United Nations, Aug 31 : Two days after disembarking from her carbon-free yacht in New York, teen climate activist Greta Thunberg paid a visit to UN Headquarters, after joining participants of her global climate strike movement, Fridays for Future, at the Organization’s gates.
The 16-year-old and two other teens got a preview of the UN General Assembly Hall, where all 193 of the entity’s Member States gather every year to discuss a wide array of international issues, and where Thunberg is scheduled to speak during the Secretary-General’s Climate Action Summit next month.
The Swedish youth activist was greeted by General Assembly President, María Fernanda Espinosa, who tweeted:
Welcome, Greta Thunberg and climate activists to the UN in New York. Your determination for climate action has shaken the world and we join you in holding leaders accountable. "Science, not Silence" #ClimateActionNow.
She also received praise from UN Secretary-General António Guterres in a Twitter message:
“I’m far from New York, but I’m happy to know that young people came to the UN once again to express their commitment in the fight against climate change. I encourage them to keep pushing for stronger #ClimateAction.”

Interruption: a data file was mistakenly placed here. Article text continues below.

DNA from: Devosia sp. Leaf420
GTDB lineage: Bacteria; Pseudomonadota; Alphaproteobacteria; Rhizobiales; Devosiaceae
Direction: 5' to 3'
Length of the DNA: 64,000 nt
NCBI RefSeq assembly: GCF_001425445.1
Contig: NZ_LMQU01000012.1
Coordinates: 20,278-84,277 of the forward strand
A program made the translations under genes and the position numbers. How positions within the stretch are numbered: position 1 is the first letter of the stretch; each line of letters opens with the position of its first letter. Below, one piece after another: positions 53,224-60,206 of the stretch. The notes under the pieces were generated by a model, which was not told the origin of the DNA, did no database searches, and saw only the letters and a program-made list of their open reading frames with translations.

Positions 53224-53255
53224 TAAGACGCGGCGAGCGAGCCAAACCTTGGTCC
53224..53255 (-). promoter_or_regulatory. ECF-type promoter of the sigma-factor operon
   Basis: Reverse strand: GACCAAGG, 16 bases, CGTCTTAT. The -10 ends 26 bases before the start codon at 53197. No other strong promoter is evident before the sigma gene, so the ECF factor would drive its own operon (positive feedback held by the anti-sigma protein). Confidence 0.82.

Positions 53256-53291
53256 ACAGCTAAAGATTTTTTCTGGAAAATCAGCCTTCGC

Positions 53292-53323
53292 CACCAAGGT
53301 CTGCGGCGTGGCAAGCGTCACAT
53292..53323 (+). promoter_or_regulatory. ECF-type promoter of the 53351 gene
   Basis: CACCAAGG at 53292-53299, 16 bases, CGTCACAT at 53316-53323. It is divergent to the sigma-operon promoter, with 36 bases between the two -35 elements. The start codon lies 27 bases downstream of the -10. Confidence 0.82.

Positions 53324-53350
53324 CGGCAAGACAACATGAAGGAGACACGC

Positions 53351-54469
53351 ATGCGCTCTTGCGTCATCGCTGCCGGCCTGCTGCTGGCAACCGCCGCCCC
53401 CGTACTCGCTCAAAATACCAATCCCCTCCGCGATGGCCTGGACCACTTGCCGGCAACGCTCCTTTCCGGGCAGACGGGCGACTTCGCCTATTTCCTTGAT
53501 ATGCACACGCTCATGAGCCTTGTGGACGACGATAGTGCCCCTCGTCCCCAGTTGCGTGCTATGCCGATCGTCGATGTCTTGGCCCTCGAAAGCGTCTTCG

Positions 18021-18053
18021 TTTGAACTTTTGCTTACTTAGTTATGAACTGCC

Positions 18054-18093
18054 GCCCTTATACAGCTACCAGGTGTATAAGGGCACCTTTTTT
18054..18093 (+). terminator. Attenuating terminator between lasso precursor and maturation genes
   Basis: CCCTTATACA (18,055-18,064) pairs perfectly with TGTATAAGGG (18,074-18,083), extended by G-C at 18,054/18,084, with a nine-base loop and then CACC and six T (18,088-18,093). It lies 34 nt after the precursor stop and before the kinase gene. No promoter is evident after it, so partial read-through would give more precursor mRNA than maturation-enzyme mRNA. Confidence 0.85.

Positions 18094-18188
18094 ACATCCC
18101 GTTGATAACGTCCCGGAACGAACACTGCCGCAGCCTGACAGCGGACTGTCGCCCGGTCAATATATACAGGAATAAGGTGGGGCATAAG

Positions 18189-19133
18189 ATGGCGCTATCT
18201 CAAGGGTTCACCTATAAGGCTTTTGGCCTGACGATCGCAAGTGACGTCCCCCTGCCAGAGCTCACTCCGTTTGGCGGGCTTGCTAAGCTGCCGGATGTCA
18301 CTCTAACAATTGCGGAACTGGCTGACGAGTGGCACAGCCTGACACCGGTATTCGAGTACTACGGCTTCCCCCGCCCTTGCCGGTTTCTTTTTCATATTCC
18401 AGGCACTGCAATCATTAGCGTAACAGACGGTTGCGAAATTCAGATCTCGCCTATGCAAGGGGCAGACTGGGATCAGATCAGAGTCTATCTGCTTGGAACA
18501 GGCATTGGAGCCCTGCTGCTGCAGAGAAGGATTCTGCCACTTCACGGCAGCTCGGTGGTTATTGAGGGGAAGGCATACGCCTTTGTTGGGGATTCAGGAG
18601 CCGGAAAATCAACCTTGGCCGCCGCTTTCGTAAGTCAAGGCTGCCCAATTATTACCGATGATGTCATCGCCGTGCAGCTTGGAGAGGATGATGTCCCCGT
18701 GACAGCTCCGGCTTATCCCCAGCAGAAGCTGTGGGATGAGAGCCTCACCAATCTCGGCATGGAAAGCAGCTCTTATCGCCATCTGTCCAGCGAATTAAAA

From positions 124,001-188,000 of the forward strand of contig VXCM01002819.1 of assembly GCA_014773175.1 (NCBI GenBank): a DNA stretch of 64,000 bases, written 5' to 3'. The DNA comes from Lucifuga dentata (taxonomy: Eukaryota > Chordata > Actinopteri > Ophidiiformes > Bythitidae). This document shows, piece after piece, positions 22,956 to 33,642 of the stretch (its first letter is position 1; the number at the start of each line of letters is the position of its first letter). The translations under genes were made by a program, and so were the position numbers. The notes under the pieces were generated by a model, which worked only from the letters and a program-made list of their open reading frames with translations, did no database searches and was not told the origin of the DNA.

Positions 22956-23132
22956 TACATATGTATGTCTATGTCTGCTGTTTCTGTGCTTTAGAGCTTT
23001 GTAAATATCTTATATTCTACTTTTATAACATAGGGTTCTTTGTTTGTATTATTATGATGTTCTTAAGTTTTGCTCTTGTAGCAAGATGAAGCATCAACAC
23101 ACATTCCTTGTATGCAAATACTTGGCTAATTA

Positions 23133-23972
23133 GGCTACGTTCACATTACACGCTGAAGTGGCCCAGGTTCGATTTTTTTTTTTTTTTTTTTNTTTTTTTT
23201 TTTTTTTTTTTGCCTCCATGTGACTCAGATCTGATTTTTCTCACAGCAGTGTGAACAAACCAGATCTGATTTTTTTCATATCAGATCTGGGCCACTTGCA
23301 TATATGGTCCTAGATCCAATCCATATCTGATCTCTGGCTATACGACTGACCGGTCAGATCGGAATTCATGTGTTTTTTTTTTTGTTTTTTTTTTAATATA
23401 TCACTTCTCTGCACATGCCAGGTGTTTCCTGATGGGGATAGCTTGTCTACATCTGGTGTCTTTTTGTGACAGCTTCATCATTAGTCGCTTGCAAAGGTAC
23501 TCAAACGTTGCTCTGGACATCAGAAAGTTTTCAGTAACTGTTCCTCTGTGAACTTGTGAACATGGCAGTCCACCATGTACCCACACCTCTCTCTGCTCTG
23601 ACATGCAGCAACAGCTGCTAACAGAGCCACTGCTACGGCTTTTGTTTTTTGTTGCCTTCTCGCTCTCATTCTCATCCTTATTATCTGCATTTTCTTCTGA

Thunberg, who sailed from Europe to curb carbon emissions from air travel, will attend UN climate summits in New York in September, and in Santiago, Chile, in December.
Her 60-ft Malizia II racing yacht, equipped with solar panels and underwater turbines for electric power, docked in New York City on Wednesday, where she was welcomed by a flotilla of 17 sailboats, each representing one of the UN's Sustainable Development Goals (SDGs).
The young environmental advocate has gained media attention since waging a "school strike" for climate action last August.
At just 15, she stood alone outside Swedish Parliament in demonstration, calling for drastic change. Since, other impassioned youth have followed her lead and skipped school for the cause.
"I would love not to have to do this and just go to school," Thunberg told journalists on arriving onto dry land, "but...I want to make a difference."(UNI)